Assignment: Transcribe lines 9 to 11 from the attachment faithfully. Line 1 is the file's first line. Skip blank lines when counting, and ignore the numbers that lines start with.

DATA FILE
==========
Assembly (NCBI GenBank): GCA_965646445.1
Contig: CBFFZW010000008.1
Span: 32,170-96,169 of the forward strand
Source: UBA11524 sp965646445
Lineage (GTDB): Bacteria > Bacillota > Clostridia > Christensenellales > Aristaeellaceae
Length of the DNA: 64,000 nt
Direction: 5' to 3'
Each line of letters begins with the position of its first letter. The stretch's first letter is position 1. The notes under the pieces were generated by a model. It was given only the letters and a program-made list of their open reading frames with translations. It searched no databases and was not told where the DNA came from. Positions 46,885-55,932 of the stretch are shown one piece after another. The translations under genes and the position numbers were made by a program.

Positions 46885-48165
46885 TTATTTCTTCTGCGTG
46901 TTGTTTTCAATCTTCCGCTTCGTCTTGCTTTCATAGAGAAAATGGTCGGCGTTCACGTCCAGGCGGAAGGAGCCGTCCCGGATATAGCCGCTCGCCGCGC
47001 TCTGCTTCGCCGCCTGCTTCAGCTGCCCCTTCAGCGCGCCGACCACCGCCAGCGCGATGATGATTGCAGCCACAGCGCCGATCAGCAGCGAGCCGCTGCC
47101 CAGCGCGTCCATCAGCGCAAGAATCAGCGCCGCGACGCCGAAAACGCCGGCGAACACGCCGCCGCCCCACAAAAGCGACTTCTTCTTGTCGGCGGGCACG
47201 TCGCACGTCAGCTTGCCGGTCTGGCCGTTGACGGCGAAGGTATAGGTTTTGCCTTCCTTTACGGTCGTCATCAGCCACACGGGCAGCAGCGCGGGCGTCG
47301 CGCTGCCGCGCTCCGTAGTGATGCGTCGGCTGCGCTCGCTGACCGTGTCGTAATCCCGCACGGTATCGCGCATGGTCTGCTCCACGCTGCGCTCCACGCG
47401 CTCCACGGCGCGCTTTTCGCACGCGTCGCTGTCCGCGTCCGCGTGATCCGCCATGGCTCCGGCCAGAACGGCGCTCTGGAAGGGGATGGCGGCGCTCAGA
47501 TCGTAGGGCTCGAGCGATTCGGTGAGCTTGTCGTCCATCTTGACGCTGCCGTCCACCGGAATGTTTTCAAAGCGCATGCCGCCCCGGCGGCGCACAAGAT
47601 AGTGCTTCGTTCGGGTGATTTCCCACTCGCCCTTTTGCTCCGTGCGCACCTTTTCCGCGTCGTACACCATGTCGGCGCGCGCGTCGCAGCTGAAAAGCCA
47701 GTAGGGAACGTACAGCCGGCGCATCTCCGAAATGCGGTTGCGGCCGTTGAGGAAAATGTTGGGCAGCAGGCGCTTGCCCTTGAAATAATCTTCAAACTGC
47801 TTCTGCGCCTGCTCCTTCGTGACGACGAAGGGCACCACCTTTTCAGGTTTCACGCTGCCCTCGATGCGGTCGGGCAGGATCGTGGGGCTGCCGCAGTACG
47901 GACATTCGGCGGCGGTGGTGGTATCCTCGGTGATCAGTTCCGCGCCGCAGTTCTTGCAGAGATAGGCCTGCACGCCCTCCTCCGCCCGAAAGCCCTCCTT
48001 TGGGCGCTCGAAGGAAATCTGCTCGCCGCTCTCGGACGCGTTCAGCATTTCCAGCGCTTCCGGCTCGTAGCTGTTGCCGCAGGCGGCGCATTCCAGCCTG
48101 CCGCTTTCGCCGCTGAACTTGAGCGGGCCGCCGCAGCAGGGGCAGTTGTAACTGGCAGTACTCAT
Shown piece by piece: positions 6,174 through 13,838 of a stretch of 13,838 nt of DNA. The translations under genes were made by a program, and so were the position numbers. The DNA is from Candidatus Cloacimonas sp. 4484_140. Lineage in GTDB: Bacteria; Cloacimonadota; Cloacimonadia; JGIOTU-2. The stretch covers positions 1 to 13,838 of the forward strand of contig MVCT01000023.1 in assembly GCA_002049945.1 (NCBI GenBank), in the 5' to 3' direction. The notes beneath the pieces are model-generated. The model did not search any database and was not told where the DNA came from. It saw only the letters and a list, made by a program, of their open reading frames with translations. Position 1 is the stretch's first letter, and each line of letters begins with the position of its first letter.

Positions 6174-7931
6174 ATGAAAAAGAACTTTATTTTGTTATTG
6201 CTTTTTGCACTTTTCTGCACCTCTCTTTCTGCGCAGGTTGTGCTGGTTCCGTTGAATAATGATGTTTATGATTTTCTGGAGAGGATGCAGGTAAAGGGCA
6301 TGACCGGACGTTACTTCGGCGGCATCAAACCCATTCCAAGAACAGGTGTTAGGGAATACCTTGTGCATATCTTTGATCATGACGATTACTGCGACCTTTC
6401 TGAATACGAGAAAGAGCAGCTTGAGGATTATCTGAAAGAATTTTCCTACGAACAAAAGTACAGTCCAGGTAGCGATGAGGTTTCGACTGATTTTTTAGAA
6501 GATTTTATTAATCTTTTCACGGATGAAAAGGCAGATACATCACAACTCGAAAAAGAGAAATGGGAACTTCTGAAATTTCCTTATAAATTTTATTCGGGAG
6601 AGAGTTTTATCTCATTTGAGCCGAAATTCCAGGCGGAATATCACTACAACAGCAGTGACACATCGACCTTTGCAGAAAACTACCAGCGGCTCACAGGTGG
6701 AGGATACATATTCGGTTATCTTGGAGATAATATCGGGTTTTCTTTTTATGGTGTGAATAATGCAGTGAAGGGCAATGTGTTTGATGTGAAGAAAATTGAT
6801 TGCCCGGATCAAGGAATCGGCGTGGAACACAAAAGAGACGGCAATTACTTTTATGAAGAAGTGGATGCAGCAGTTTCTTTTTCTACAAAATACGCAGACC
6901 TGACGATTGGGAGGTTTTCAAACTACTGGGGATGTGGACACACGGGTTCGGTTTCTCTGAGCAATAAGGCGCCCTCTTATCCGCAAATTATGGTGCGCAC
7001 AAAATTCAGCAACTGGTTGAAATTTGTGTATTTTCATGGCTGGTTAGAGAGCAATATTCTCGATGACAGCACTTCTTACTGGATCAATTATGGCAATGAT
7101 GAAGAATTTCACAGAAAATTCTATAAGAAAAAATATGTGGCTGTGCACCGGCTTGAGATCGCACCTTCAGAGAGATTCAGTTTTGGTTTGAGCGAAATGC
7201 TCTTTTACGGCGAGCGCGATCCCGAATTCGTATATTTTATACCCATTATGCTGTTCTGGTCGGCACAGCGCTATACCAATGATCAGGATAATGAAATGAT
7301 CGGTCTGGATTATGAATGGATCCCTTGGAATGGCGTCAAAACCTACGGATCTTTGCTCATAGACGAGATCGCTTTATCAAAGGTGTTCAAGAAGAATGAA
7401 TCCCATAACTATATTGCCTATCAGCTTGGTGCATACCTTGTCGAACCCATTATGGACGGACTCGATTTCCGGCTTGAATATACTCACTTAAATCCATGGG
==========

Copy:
Positions 46885-48165
46885 TTATTTCTTCTGCGTG
46901 TTGTTTTCAATCTTCCGCTTCGTCTTGCTTTCATAGAGAAAATGGTCGGCGTTCACGTCCAGGCGGAAGGAGCCGTCCCGGATATAGCCGCTCGCCGCGC